By the time you guys read this, I'll be on my way to Scotland. I'm in the middle of a two week long vacation; first, in the Netherlands for my sister's wedding, and now over to the England to visit my good friend Kiron (who you may remember I visited last January in Austin, TX) before we road-trip up to Scotland together.
While clearing out my camera's memory card to make room for photos from this trip, I came across these shots of these mini chocolate stout fondue desserts. I took them this past May and I'm guessing promptly forgot about them during my whirlwind move to San Francisco. I whipped these up for me and Erlend in an attempt to finish off all the scraps of ingredients I had lying around that would otherwise have ended up in the trash — mostly partially-used bars of chocolate, open packages of candy and cereal, and half-drunken bottles of beer:
I'll keep this post short and sweet, but before I go, here are some truths about fondue that we need to talk about:
First; you don't need a fancy fondue pot to throw a little fondue party. Unglamorous pots, ramekins, or even plain old cereal bowls will do. Really, anything that holds liquid is fine. For evidence, please see my example above, wherein my otherwise useless mini cocotte pots make a great molten chocolate vessel.
Second; those who serve fruit with their chocolate fondue are amateurs. Chocolate fondue is good with your standard fruit like strawberries, bananas, and even clementine slices, sure. But chocolate fondue is HOLYHELLBALLSGREAT when served with Oreos, meringues, mini mochi pillows, mini marshmallows, and Lucky Charms marshmallows.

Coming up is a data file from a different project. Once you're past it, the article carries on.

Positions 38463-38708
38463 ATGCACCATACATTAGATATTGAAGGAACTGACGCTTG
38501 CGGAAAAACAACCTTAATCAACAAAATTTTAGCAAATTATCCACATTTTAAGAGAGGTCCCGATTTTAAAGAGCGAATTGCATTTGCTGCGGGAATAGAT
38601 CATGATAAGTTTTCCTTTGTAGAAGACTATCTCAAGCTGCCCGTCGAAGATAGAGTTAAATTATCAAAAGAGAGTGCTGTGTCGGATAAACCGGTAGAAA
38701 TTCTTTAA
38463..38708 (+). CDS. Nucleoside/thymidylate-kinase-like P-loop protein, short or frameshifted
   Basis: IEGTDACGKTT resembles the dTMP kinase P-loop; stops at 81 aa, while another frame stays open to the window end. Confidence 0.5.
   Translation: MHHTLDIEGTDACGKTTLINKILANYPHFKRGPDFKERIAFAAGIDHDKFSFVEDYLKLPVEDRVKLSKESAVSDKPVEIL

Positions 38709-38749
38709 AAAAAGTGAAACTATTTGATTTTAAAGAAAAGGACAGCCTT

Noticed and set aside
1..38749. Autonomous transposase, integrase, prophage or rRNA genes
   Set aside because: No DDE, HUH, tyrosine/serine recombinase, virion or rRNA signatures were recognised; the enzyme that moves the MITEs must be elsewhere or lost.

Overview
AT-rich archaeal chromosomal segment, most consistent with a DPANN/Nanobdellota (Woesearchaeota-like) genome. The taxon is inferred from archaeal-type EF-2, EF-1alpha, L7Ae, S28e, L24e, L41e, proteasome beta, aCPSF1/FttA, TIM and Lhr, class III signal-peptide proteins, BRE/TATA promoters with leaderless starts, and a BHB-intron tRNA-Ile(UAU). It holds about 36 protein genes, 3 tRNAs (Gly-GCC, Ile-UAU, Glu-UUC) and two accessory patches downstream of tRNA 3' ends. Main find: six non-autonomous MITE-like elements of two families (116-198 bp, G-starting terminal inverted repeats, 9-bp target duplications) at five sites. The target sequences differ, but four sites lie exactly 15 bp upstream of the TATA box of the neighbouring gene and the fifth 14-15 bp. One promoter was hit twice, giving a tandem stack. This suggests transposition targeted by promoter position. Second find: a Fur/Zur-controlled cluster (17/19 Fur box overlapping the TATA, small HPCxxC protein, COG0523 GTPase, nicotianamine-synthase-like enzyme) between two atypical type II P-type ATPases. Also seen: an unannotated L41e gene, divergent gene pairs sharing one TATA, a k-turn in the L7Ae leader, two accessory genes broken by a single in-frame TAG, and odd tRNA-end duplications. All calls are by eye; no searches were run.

Third; did you know that chocolate fondue is just a giant pot of molten, melted chocolate??? No, really. Secret's out. But it's still amazing.
Some baker's notes:
- This recipe easily doubles, triples, or quadruples for bigger parties! Fondue party away, folks.
- I used the Le Creuset cocottes you see above because yep, I sadly do not own a fondue pot. You can get away with serving the chocolate fondue in ramekins, but you'll likely need to reheat the chocolate every 15 minutes since it tends to thicken as it cools. It helps to use a microwave dish, so you can just pop it in the microwave for around 10 to 15 seconds to reheat it. Don't microwave it any longer than that or you might accidentally burn the chocolate!
- If you are using a legit fondue pot, remember to keep the heat at its lowest setting. Chocolate scorches and burns easily, so make sure you're stirring the chocolate constantly over the low flame.